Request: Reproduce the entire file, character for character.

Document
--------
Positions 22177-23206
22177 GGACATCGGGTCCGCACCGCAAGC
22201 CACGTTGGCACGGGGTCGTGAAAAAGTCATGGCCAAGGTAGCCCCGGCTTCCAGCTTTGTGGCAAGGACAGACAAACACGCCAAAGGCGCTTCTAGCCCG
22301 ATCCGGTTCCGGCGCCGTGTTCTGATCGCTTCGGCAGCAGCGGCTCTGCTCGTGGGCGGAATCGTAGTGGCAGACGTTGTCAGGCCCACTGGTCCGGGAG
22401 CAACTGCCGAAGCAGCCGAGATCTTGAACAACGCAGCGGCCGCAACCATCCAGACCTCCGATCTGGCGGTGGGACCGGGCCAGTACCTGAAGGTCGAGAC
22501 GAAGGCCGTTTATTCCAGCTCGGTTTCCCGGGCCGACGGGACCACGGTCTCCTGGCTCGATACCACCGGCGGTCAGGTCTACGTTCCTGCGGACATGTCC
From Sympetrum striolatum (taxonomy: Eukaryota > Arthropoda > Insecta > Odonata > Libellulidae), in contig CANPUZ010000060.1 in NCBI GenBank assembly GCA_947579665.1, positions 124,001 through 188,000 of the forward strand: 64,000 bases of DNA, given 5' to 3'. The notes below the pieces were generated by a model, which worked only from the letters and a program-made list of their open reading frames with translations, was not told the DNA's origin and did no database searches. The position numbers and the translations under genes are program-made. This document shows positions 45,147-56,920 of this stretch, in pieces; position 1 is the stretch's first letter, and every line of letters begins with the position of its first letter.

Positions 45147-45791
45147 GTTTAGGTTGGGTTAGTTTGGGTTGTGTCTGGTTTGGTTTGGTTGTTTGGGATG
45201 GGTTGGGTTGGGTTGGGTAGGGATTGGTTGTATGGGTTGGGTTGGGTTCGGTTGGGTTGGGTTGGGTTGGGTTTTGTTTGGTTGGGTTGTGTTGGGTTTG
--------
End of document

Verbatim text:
Positions 22177-23206
22177 GGACATCGGGTCCGCACCGCAAGC
22201 CACGTTGGCACGGGGTCGTGAAAAAGTCATGGCCAAGGTAGCCCCGGCTTCCAGCTTTGTGGCAAGGACAGACAAACACGCCAAAGGCGCTTCTAGCCCG
22301 ATCCGGTTCCGGCGCCGTGTTCTGATCGCTTCGGCAGCAGCGGCTCTGCTCGTGGGCGGAATCGTAGTGGCAGACGTTGTCAGGCCCACTGGTCCGGGAG
22401 CAACTGCCGAAGCAGCCGAGATCTTGAACAACGCAGCGGCCGCAACCATCCAGACCTCCGATCTGGCGGTGGGACCGGGCCAGTACCTGAAGGTCGAGAC
22501 GAAGGCCGTTTATTCCAGCTCGGTTTCCCGGGCCGACGGGACCACGGTCTCCTGGCTCGATACCACCGGCGGTCAGGTCTACGTTCCTGCGGACATGTCC
From Sympetrum striolatum (taxonomy: Eukaryota > Arthropoda > Insecta > Odonata > Libellulidae), in contig CANPUZ010000060.1 in NCBI GenBank assembly GCA_947579665.1, positions 124,001 through 188,000 of the forward strand: 64,000 bases of DNA, given 5' to 3'. The notes below the pieces were generated by a model, which worked only from the letters and a program-made list of their open reading frames with translations, was not told the DNA's origin and did no database searches. The position numbers and the translations under genes are program-made. This document shows positions 45,147-56,920 of this stretch, in pieces; position 1 is the stretch's first letter, and every line of letters begins with the position of its first letter.

Positions 45147-45791
45147 GTTTAGGTTGGGTTAGTTTGGGTTGTGTCTGGTTTGGTTTGGTTGTTTGGGATG
45201 GGTTGGGTTGGGTTGGGTAGGGATTGGTTGTATGGGTTGGGTTGGGTTCGGTTGGGTTGGGTTGGGTTGGGTTTTGTTTGGTTGGGTTGTGTTGGGTTTG